3

I am considering the complex extension of the Perl Data Language (PDL 2.19.0) for complex matrix operations, but operations as easy as transpose do not work as I would expect.

use strict;
use warnings;

use PDL;
use PDL::Complex;

my $m = cplx pdl [i, 1], [-1, -i];

printf "m=%s\n", $m; 
my $mt = $m->transpose;
printf "m=%s\n", $m; 
printf "mt=%s\n", $mt;
my $mx = $m->xchg(1,2);
printf "m=%s\n", $m; 
printf "mx=%s\n", $mx;

To me it seems that $m->transpose equals $m. Another supposedly easy operation which bugs me:

printf "m[0,0]=%s\n", $m->at(0,0);

does not work, only

printf "m[0,0,0]=%s\n", $m->at(0,0,0);

does. Am I using the API in a wrong way?

  • At metacpan.org/pod/PDL::Complex there is a section called "Questions? Chat with us". It will open irc chat dedicated to PDL and you may try to write there too. – zubenel Mar 4 at 7:33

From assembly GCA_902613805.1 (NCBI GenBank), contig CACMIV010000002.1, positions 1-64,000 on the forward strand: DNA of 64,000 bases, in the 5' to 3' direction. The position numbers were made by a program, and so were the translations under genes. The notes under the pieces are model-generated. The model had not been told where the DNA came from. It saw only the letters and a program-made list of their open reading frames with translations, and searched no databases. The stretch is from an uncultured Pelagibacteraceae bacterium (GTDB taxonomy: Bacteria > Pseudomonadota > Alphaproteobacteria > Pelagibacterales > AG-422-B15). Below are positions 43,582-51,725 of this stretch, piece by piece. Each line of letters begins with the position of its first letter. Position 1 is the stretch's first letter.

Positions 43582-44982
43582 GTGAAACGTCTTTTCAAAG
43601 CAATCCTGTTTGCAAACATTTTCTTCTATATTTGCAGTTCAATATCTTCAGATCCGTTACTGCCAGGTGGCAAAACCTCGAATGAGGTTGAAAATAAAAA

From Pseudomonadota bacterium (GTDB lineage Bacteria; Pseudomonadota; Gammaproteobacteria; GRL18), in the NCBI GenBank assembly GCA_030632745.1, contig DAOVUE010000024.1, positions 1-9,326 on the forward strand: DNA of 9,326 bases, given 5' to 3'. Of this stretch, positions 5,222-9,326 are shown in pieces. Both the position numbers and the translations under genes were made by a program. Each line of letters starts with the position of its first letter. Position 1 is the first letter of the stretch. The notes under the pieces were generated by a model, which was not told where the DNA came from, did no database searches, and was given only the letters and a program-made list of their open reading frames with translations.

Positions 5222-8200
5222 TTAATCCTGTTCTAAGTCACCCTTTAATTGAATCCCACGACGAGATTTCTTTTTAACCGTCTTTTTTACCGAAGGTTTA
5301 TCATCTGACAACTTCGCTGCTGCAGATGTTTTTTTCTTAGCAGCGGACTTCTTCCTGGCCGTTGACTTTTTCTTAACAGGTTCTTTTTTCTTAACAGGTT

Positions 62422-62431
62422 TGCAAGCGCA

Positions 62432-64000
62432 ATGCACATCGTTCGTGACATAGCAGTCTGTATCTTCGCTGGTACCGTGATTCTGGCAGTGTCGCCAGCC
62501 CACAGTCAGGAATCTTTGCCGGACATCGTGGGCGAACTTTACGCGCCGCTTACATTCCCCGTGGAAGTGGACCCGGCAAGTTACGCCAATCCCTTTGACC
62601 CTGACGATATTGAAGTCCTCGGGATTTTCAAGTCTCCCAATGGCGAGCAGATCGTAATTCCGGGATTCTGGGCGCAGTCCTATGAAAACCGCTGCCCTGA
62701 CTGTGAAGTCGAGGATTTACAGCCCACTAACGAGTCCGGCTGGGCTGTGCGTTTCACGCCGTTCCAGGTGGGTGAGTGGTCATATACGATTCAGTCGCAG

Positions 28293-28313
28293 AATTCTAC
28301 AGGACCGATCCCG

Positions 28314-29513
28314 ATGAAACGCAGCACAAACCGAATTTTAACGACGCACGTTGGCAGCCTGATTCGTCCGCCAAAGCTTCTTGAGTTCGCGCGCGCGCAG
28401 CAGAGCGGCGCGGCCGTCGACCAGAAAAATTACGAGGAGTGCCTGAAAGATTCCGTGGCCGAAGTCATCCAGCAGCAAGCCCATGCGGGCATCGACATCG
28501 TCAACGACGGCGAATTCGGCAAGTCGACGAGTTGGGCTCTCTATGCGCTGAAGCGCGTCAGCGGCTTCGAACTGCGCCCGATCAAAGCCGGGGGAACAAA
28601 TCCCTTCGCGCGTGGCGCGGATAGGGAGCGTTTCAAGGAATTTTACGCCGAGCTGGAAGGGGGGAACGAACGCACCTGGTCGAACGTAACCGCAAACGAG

1

The basic piddle operations don't behave as you expect because it looks like complex piddles are implemented using the 0th dimension to store the real and imaginary pair. You can see this if you check dims or real:

pdl> $m = cplx pdl [i, 1], [-1, -i];

pdl> p $m->dims
2 2 2
pdl> p $m->real

[
 [
  [0 1]
  [1 0]
 ]
 [
  [-1  0]
  [ 0 -1]
 ]
]

Thus, you can use xchg instead of transpose to transpose the correct dimensions of the "two-dimensional" complex piddle:

pdl> p $m

[
 [ 0 +1i   1 +0i]
 [-1 +0i   0 -1i]
]

pdl> p $m->xchg(1, 2)

[
 [ 0 +1i  -1 +0i]
 [ 1 +0i   0 -1i]
]

For at, you can get the real/imaginary parts separately and combine them:

pdl> p cplx pdl $m->at(0,0,0), $m->at(1,0,0)
0 +1i

Or slice the pair:

pdl> p $m->slice('', '(0)', '(0)')
0 +1i
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  • Thanks; do you have any insights why the API is designed this way? I find this somewhat counter intuitive and in the case of the at function probably also slower than optimal runtime. – Bernhard Bodenstorfer Mar 7 at 10:27

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